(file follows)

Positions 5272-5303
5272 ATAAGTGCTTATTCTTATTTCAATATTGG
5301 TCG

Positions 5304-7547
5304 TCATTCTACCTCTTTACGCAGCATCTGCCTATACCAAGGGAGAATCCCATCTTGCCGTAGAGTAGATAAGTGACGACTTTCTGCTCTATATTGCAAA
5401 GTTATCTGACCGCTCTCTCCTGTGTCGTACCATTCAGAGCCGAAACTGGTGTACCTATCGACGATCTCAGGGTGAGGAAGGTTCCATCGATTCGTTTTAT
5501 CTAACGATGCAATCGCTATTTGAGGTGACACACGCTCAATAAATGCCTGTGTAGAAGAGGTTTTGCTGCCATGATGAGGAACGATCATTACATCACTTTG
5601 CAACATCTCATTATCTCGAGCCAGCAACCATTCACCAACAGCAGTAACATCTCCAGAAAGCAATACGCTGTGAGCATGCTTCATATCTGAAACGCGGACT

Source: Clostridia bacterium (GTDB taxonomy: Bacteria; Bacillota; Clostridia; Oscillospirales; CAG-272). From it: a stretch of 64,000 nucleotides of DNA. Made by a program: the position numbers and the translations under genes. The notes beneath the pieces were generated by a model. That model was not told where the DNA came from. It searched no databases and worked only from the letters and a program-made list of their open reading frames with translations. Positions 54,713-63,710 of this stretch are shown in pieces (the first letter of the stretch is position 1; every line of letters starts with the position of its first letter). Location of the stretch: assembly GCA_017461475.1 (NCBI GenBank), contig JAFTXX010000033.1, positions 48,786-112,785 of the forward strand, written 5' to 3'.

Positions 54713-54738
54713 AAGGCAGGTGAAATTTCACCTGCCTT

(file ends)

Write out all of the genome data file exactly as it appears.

Positions 5272-5303
5272 ATAAGTGCTTATTCTTATTTCAATATTGG
5301 TCG

Positions 5304-7547
5304 TCATTCTACCTCTTTACGCAGCATCTGCCTATACCAAGGGAGAATCCCATCTTGCCGTAGAGTAGATAAGTGACGACTTTCTGCTCTATATTGCAAA
5401 GTTATCTGACCGCTCTCTCCTGTGTCGTACCATTCAGAGCCGAAACTGGTGTACCTATCGACGATCTCAGGGTGAGGAAGGTTCCATCGATTCGTTTTAT
5501 CTAACGATGCAATCGCTATTTGAGGTGACACACGCTCAATAAATGCCTGTGTAGAAGAGGTTTTGCTGCCATGATGAGGAACGATCATTACATCACTTTG
5601 CAACATCTCATTATCTCGAGCCAGCAACCATTCACCAACAGCAGTAACATCTCCAGAAAGCAATACGCTGTGAGCATGCTTCATATCTGAAACGCGGACT

Source: Clostridia bacterium (GTDB taxonomy: Bacteria; Bacillota; Clostridia; Oscillospirales; CAG-272). From it: a stretch of 64,000 nucleotides of DNA. Made by a program: the position numbers and the translations under genes. The notes beneath the pieces were generated by a model. That model was not told where the DNA came from. It searched no databases and worked only from the letters and a program-made list of their open reading frames with translations. Positions 54,713-63,710 of this stretch are shown in pieces (the first letter of the stretch is position 1; every line of letters starts with the position of its first letter). Location of the stretch: assembly GCA_017461475.1 (NCBI GenBank), contig JAFTXX010000033.1, positions 48,786-112,785 of the forward strand, written 5' to 3'.

Positions 54713-54738
54713 AAGGCAGGTGAAATTTCACCTGCCTT